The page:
Let me start with an irony or a coincidence. Whenever I finish writing or producing a book and it becomes available for sale I consider it “launched”. Maybe that has something to do with being trained as an aerospace engineer. My most recent book and my first science fiction novel is launched! And it is called Firewatcher. It is a science fiction novel so it isn’t much of a surprise that it starts with a space ship that was launched. Now the book is launched, too.
At a quick read it is a story about pioneers who worked hard at escaping Earth because they fear an artificial intelligence that has become dangerously powerful; but if they act quickly they can escape. They don’t know where they will go, but they will go. That also can describe any book. An author writes it, launches it, has hopes, but doesn’t actually know the kind of journey it will have.
After a deeper read there are ideas to play with like what is truly alien, what old habits must be abandoned and what new habits must be formed. There’s also the very human story of what happens when colonists leave Earth to settle a new planet, hoping to find one that is unpopulated but livable, and then populate it. We carry our soap operas and gossip mills with us.
But is that what readers will get out of it? Authors never know for sure. It is launched. You get to help decide how far it will go.
This is my eighth book, but my first bit of fiction. I think I startled a fellow writer when I pointed out that I designed it for sequels and already have about six in mind. Firewatcher may be the biggest because it establishes the world and the characters that will live (well, most of them will live) in the sequels.
The most common question has been (Hey, I already have a FAQ!), “How long did it take you to write it?” Sorry, I didn’t take notes. The simple answer is that it took about three years, starting before the pandemic. The truer and deeper answer is more like nine years because it took about six years to invent the maths, physics, biology, culture, physiology, botany, etc. that would enable a ship to transit dimensional space and encounter a suitable planet. Aside from the technical aspects, how could they organize such an escape? What would they be able to carry without knowing the planet’s or the moon’s or the asteroid’s features and challenges?
And then there were the aliens, but to describe them would take a book – which is called Firewatcher. (Available on Amazon)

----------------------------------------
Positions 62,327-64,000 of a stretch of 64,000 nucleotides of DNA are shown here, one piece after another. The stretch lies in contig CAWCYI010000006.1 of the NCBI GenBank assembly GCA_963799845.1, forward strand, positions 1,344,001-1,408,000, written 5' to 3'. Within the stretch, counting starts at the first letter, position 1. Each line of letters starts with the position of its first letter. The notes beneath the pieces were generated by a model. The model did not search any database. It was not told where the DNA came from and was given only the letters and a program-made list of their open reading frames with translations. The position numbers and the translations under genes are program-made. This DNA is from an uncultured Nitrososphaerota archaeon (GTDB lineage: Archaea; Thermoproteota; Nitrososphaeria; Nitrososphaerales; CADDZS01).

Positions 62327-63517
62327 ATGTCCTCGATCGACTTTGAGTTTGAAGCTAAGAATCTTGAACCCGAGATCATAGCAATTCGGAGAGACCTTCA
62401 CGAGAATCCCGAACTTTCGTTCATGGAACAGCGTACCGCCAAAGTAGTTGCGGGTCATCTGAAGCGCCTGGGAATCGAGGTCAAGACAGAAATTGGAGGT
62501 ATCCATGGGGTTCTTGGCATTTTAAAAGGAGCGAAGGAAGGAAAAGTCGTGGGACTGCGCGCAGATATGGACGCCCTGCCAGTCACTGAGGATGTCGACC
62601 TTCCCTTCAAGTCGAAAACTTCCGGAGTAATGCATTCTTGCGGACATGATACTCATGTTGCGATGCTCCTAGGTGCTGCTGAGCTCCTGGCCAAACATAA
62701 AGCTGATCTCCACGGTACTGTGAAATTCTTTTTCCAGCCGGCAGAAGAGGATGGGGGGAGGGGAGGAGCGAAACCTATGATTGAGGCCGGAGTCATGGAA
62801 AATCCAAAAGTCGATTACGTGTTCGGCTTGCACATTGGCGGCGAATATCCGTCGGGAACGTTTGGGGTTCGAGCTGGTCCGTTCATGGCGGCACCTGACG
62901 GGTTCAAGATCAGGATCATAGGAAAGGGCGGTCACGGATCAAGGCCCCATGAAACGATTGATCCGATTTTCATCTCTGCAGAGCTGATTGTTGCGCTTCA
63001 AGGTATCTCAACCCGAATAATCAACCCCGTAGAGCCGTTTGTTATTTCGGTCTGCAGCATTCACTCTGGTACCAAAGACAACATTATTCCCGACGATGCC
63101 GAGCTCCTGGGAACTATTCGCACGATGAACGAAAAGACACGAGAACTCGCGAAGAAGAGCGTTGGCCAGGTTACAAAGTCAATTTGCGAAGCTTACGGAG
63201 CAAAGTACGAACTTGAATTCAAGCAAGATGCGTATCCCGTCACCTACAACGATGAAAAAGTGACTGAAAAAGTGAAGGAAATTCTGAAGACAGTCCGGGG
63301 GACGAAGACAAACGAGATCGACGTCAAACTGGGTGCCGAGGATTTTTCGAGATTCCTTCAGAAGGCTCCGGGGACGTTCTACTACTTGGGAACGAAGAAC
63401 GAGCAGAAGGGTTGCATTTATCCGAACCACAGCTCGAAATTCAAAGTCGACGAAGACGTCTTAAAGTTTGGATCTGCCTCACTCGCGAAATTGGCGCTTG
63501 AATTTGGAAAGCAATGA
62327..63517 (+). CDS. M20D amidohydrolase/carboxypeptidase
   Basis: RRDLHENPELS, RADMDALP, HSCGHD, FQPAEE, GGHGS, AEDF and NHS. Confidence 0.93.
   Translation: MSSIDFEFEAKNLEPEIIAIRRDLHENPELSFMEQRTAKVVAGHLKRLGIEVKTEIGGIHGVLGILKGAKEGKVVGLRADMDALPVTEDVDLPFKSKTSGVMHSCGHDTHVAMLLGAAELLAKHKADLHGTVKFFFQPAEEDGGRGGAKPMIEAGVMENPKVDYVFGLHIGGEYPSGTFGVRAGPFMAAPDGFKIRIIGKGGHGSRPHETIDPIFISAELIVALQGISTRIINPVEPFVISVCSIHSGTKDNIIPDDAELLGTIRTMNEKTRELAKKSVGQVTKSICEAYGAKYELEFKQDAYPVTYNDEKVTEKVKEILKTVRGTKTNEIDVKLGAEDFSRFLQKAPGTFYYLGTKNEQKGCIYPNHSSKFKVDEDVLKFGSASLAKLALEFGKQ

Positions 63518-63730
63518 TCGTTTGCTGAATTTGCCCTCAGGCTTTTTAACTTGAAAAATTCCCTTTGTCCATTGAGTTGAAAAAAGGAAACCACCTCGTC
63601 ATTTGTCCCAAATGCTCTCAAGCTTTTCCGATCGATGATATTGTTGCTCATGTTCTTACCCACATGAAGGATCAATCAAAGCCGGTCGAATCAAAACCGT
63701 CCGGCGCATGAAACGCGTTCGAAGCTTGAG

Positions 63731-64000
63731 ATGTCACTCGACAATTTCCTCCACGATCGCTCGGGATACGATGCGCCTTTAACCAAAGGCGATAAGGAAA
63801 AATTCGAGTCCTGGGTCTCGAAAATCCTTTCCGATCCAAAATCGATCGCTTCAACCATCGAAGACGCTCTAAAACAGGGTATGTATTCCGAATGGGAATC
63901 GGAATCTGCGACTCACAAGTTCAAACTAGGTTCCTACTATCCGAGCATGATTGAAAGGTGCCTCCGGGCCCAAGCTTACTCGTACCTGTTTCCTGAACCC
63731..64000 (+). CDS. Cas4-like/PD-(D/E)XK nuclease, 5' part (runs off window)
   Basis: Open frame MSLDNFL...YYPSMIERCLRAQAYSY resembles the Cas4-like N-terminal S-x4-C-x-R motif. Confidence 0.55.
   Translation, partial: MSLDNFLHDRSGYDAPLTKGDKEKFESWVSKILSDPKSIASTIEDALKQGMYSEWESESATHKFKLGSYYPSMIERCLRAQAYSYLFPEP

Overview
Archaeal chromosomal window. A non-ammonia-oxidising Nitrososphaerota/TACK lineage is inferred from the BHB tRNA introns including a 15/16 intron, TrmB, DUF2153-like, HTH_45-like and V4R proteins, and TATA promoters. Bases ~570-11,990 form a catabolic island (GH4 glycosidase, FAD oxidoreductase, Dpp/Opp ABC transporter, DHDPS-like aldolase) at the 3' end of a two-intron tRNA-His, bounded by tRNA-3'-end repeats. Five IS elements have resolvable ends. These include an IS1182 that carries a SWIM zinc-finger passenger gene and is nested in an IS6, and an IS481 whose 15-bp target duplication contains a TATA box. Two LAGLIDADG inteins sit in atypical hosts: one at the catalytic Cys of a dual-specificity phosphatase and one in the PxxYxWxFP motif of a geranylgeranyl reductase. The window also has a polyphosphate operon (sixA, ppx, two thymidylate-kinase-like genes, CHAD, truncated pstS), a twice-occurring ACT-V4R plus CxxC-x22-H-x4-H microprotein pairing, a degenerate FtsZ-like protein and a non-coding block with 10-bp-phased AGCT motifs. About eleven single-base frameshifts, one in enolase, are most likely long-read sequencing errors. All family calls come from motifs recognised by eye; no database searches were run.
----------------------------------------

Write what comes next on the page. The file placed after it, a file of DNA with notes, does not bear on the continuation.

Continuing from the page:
It was a balancing act to create aliens that are more than people in costumes without being so alien that we couldn’t make sense of them. I hope I succeeded.
As for what happens on Earth, the colonists purposely decide to lose contact so they can’t be followed. (That also allows a sequel(s) about what happens after they leave. Dystopia? Revelation? Singularity?)
I won’t relay the entire story about how I decided to write the novel, at least yet. I’ll save that for public readings and such; but I can reveal that the universe gave me a couple of HINTS that I was sure I shouldn’t ignore.
One sign that I was enjoying the process was that I found myself more drawn to the story about Ari and Cho than to watching shows at night. It turned me from being a spectator to being a participant in the scifi genre. They helped me get through the pandemic.
I started with an image, expected it to become a hard science fiction story, and found that my characters had challenges but also had a sense of humor. Hard science fiction, as I interpret it, is a story where there should be a reason why the science could work. One way I look at it is, Star Trek is science fiction because there’s usually an engineer fixing problems while Star Wars started with explanations and philosophies. Eventually Star Wars described more details about The Force and the Kessel Run, but that came later. I think I needed a bit of humor and some mental exercises over the previous few years.
I’ve probably gone on more than enough but as most writers know; “If I Had More Time I Could Have Made It Shorter – #IIHMTICHMIS”.
Before I finish making dinner I want to pass along some thanks that I’ll lift from the book.
Thanks to Rob Schouten for allowing the use of the image of his original painting, Fire, for the cover art. Also, thanks to Joe Menth for his assistance with the cover design.
Thanks to Don Scoby for an early review of the concept.
Thanks as well to Brian Kern and Richard Pelletier for support and holding onto backup covers of various drafts as the work developed.
Thanks to mathematics for the inspiration from a simple, elegant, and deep equation. eiπ+1=0
Escaping a digital dystopia
Too little time to safely plan and prepare
Can they survive?
In a world where people trust computers
more than people, power shifts.
A resistance movement finds a way to flee
while in plain sight.
No one is perfect, not even the aliens,
and who is really alien?
For anyone who has a story and wants to learn more about the process, Don Scoby and I will be teaching a workshop on self-publishing, “From Inspiration To Publication”, on Saturday, October 15 in Coupeville, WA. Contact me for details.
Thanks for reading along. I hope you enjoy the story and want to hear more. I am also a fan of the idea that everyone has a story to tell, and I hope I can help.
Just finished the book – in one day. There were many typos (which I did not record to let you know in part because of no page numbers!). It was a compelling read with relatable characters combined into a well told story which prompted in me a plethora of scientific questions. When is the next book launching? I want to find out if the ocean fish are sentient!